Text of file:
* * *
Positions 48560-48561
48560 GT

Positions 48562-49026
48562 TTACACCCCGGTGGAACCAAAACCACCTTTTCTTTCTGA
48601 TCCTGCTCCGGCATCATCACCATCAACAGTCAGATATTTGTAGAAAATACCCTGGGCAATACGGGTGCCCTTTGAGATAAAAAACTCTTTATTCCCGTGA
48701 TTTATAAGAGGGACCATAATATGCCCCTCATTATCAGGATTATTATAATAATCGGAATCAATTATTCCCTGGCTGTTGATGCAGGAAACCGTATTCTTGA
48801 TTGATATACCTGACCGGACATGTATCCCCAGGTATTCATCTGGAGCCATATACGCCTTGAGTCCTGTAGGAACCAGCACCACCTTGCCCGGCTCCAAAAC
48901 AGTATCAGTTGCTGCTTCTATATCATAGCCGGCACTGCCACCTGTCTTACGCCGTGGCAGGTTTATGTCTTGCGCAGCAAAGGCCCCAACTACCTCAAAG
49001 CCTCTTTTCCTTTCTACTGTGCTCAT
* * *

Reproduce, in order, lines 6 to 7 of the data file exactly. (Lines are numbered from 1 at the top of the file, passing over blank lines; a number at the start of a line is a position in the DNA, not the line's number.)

48701 TTTATAAGAGGGACCATAATATGCCCCTCATTATCAGGATTATTATAATAATCGGAATCAATTATTCCCTGGCTGTTGATGCAGGAAACCGTATTCTTGA
48801 TTGATATACCTGACCGGACATGTATCCCCAGGTATTCATCTGGAGCCATATACGCCTTGAGTCCTGTAGGAACCAGCACCACCTTGCCCGGCTCCAAAAC